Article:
However there may be times when you want to style only some instances of an HTML element. In that case, we can define a CSS class with the definitions we want, and then apply that class to an HTML element in our document.

For example, we may want to style an entire paragraph with red text, perhaps as a warning. We can accomplish that with this CSS:

And in our HTML document we would use:

The .warning class we defined above will work with any HTML element that has a color property. So all of the following items will appear in red:

If necessary, we can also define class that only affect particular HTML elements:

In our HTML document, this element

will appear in red, and this element

will appear in its default color but with bold text.

A CSS ID works similarly to a CSS class, with two main exceptions:

  • The name is preceded by a hash mark (#) instead of a period (.).
  • A CSS ID can only be applied to a single instance of a single element on an HTML page.

The latter property is especially important, because it allows you to uniquely target a specific element on a page with CSS, HTML (when you create internal links on a page, for instance), and especially with JavaScript. (In HTML5, id replaces name which is deprecated everywhere except in forms.)

You can apply multiple class selectors to an HTML element. For example, suppose you want some of your paragraphs to be blue, some to be indented from the left, and some to be both blue and indented. We don’t need three separate classes for this, only two:

And in our HTML:

 Combining Selectors

It is possible to combine selectors in a stylesheet to target only specific areas in the document or that match a particular markup pattern. (We’ve already seen a bit of this with p.emphasis and li.emphasis.)

For example, if you have <div id="nav"> in your HTML document that you are using for your navigation menu (which is an unordered list), you can target that unordered list with this CSS:

and you can target the list items themselves with:

This is one of the most powerful features of CSS, as it allows you to target large groups of very specific elements. (It’s easy to overdo it, as well. If you find that you are writing long chains of selectors, you may want to rethink how you are writing your CSS or how you are structuring your HTML.)


Now that you have a general idea of how CSS rules work, it’s time to look at the cascading part of CSS. Because certain properties (such as color) can be defined more than once, we need to have a method for determining which declaration will ultimately be applied. CSS uses three criteria to determine this: weight, specificity, and order of appearance.


Most people don’t realize that all browsers have a built-in stylesheet that dictates how HTML documents should appear if no other stylesheets are applied. This stylesheet is responsible for making sure that the <h1> element is the largest of all headings (and that <h6> is the smallest), as well as setting margins, padding, fonts, etc. This built-in stylesheet is why a bare-bones HTML document appears different in different browsers.

This built-in stylesheet is called the user-agent stylesheet and if no other style rules are present, its rules will be used. Of all stylesheets, it has the least amount of weight.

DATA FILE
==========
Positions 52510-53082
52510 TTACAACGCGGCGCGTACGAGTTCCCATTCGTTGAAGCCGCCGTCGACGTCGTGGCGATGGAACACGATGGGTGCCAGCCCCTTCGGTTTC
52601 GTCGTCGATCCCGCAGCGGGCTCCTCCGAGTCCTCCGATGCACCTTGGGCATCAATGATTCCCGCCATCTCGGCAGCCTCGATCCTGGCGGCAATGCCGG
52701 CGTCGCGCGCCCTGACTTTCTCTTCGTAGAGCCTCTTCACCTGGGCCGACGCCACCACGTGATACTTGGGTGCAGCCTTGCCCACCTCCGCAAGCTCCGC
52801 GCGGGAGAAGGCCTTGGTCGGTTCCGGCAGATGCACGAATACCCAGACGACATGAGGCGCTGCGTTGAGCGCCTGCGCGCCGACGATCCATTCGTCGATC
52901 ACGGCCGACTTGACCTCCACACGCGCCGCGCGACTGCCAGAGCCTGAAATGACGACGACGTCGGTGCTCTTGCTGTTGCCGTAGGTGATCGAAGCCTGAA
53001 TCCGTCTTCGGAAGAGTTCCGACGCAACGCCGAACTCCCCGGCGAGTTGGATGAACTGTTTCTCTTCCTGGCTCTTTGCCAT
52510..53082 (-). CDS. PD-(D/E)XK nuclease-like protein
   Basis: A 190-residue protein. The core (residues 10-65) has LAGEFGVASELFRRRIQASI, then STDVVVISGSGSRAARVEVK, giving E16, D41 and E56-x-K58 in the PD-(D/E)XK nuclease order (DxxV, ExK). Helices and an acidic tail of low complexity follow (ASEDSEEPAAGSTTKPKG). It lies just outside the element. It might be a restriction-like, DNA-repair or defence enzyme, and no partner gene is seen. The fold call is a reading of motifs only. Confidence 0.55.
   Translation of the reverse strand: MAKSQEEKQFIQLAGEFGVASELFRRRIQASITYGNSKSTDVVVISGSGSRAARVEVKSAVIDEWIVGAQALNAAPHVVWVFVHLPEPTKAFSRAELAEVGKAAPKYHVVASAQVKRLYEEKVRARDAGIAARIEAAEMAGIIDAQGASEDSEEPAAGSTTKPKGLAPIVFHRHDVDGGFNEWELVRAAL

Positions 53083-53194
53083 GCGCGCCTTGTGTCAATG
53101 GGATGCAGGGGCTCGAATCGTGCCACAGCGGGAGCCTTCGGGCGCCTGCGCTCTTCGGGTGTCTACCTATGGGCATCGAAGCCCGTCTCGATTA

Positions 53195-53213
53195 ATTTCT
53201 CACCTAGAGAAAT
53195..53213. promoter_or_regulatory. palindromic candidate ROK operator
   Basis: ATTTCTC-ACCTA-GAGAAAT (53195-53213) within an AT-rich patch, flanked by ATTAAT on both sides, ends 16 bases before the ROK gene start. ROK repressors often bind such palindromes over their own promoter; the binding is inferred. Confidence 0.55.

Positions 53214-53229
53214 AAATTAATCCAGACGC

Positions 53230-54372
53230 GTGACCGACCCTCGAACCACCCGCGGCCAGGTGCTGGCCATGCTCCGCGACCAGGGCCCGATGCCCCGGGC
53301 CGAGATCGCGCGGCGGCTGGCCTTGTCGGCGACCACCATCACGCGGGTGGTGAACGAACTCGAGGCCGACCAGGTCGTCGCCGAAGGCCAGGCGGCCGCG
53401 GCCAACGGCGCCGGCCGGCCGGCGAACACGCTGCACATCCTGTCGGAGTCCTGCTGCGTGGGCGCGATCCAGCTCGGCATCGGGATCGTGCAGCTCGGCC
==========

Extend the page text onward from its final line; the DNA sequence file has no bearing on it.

After the user-agent stylesheet, there is the user stylesheet which is created when you set font colors and sizes in your browser preferences:

user stylesheet

For example, most browsers use a serif font by default (as set by their user-agent stylesheet). You can override that to a sans-serif font (or even a different serif font, as I have done above) in your preferences, which alters your user style sheet. At this point, all websites you visit will be displayed in your font of choice, unless the website designer overrides it. (Which is one reason web designers should avoid using user style sheets.) The user stylesheet is heavier than the user-agent stylesheet.

Finally, there is the author stylesheet which the creator of a website creates, and which we have been discussing. These are the heaviest of the three stylesheets, and its declarations are the ones that will be applied if they conflict with either of the first two.


The specificity of a declaration refers to how precisely the selector for that declaration is defined. For example, this CSS rule:

refers to any paragraph element, anywhere in the HTML document. However, this CSS rule:

only targets those paragraphs that appear within a <footer> element. It is more specific than the first. So within the <footer> element, all paragraph elements will have color #999999 (a medium grey) instead of #222222 (a dark grey) because the second rule, which is more specific, takes precedence over the first rule, which is less specific.

In actual practice, specificity is quite complicated because there are a large number of ways to combine selectors, all of which are beyond the scope of this brief introduction, but which I will discuss in a future tutorial.

Order of Appearance

If both weight and specificity are equal, then the order in which a declaration appears determines which is applied. In this case it’s best to be last, because the declaration that appears last is the one that gets applied.

As a simple example, if you see this CSS:

all paragraphs in that document will appear red, rather than blue, simply because the declaration which makes them red appears after the declaration that makes them blue.

It is rare to have the same rule in a single stylesheet, so order of appearance usually becomes important when multiple external stylesheets are used.


This is meant to be a basic introduction to CSS.  We haven’t covered units (pixels vs. ems vs. percent, etc.),  specific properties, or inheritance, and while we’ve touched on cascading, it is more complicated than the very brief snapshot we have here. There is a lot I’ve left out, but if there is interest, I will add more detailed tutorials in the future.